For example, I wasn’t happy with how often caught up with external measures of success for my newsletter (Twitter followers, subscribers, website visitors etc), so I thought about how I can craft an internal scorecard for my creative pursuits and do things for my own reasons.
If you’re happy with your current trajectory in life, reflection can help you isolate the most important things which can propel to better achieve your goals. If you find that something isn’t working, it gives you the impetus to make a change.
Periods of reflection help orient you: ensuring you’re going down the right path at a pace you’re happy with.
Reflection helps minimize regret
Reflection helps you minimize regret by forcing you to look at the long term consequences of your current actions and the path you’re walking.
You can take time to project forward and ask yourself “If I carry on this way, will I end up in a good state in 1 year, 5 years or 10 years time?”. If you’re not happy with the place you see yourself in, then you have the opportunity to change and figure out how you can prevent that bad outcome.
One of the biggest regrets in life is recognizing you’re going down a disastrous path, but not doing anything about it and going down that way anyway, whether it's in your career, family life or personal life.
Reflection helps minimize regret, as it can stop you from journeying down a bad path.
🙏🏽 On Gratitude
Gratitude is the recognition of the abundance in your life. Our lives aren’t perfect, but there’s always things we can be grateful for.
I took time to focus on what I can be grateful for in life right now, taking the perspective of myself from 10 years ago in order to view my current life with the correct perspective.
Despite the problems going on in the USA right now, I’m grateful to be healthy, doing work that's refining my strengths at Timescale and having a vehicle to give and serve in this newsletter and other creative outlets, like my website and upcoming podcast.
Here are 3 thoughtful, inspiring and interesting things which I enjoyed this week:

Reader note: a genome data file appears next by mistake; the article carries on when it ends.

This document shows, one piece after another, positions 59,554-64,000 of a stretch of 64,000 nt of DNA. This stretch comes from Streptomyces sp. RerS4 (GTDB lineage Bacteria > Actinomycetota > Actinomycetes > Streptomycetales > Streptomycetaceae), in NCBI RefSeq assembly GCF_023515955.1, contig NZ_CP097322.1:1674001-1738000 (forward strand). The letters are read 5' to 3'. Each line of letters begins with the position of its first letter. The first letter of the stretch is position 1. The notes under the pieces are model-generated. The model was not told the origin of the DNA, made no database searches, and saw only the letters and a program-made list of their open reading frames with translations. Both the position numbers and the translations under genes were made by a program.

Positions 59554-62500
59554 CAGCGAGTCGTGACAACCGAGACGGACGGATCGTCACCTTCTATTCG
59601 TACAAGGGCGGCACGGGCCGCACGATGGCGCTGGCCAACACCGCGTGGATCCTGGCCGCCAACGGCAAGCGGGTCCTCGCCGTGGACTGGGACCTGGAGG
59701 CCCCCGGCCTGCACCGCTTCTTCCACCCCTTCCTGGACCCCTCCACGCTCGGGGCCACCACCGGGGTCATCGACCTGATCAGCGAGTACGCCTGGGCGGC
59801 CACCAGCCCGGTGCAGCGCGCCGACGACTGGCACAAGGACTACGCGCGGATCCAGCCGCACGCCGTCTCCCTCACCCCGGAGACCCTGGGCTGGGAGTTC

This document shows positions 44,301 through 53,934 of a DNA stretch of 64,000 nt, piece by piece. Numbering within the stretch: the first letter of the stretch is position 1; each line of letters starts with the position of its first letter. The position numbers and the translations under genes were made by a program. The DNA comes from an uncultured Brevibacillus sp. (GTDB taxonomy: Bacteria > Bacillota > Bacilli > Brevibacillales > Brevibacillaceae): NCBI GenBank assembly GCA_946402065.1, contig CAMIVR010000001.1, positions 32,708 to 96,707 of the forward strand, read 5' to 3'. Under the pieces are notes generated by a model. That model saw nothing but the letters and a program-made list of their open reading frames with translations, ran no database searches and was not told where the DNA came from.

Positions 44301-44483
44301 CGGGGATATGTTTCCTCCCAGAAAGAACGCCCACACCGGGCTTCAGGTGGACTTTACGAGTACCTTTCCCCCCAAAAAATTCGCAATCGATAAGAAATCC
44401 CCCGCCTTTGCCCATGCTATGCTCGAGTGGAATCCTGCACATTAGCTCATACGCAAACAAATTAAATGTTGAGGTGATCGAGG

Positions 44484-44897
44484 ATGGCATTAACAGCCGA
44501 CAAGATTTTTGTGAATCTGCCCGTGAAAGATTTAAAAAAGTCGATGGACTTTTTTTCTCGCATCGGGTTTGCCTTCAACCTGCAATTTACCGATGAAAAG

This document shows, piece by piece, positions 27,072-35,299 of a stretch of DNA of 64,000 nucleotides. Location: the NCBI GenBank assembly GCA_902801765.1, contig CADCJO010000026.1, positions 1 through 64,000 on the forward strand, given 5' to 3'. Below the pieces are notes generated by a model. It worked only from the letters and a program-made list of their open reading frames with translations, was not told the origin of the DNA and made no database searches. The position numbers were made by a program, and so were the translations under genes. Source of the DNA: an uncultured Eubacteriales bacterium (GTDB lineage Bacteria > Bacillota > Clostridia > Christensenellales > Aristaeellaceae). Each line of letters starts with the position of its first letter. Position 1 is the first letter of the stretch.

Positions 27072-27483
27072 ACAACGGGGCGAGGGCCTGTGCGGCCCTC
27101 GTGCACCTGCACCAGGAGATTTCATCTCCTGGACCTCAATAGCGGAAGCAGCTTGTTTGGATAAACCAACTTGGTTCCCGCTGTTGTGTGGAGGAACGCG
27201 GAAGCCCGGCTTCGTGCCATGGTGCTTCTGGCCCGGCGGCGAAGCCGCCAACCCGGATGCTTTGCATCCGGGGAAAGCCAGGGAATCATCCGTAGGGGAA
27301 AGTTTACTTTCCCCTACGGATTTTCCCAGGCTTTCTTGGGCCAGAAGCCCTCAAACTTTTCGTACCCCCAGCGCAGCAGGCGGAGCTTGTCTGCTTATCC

⚽ #1: Alphonso Davies: From refugee camp to Champions League Winner
Alphonso Davies is a 19 year old Canadian footballer. This is the story of how he went from living in a refugee camp in Ghana after his parents fled civil war in Liberia, to winning the Champions League (the highest team honor in club football) with the one of the most prestigious football teams in the world, German club FC Bayern Munich.
(Bonus: Checkout his interview after winning the final! )
🧠 #2: Kapil Gupta and Naval Ravikant on Conquering the Mind
In this conversation, Kapil Gupta (advisor and coach to top performing athletes and CEOs) and Naval Ravikant (technology entrepreneur and investor), delve deep into the mind and the inner terrain. They talk about the danger of prescriptions, how all solutions lie in understanding problems themselves, and how you can overcome the problem of having problems in your life.
“A human being becomes his environment and that is why it’s absolutely critical to savagely and surgically arrange one’s environment in a way that is in accordance with where he wants to go.
If a person is exposed to truth on a regular basis–and not prescription...Then that becomes his norm. That becomes the way that he thinks. His brain begins to rewire itself. There isn’t a single amount of work that needs to be done. There isn’t a single amount of psychotherapy that needs to be done. No medications. The human body treats itself. It all depends upon the input. It is all about one thing and one thing only: exposure.
You become that which you are most consistently exposed to.”
📏 #3: Only measure yourself by this standard by Jocko Willink
In this video, former Navy seal and leadership author Jocko Willink talks about how he measures success for himself. What I found most interesting is he has a healthy relationship to comparing himself to others, rather than one of shame. He uses the achievements of others to inspire and educate himself, but still squarely focuses on his internal scorecard.
Echo: Who’s standard should one measure themselves by?
Jocko: It’s everyone and no one…
I will compare myself to others and see what they’re doing and if it's working. I’ll ask myself “how close can I get to that greatness”.
But the reality is that my glory...happens in the darkness of the early morning...
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Let me know which parts spoke to you by replying to this email or hitting the comment button:
I hope you have a week full of success, happiness and peace.
Thank you so much for reading!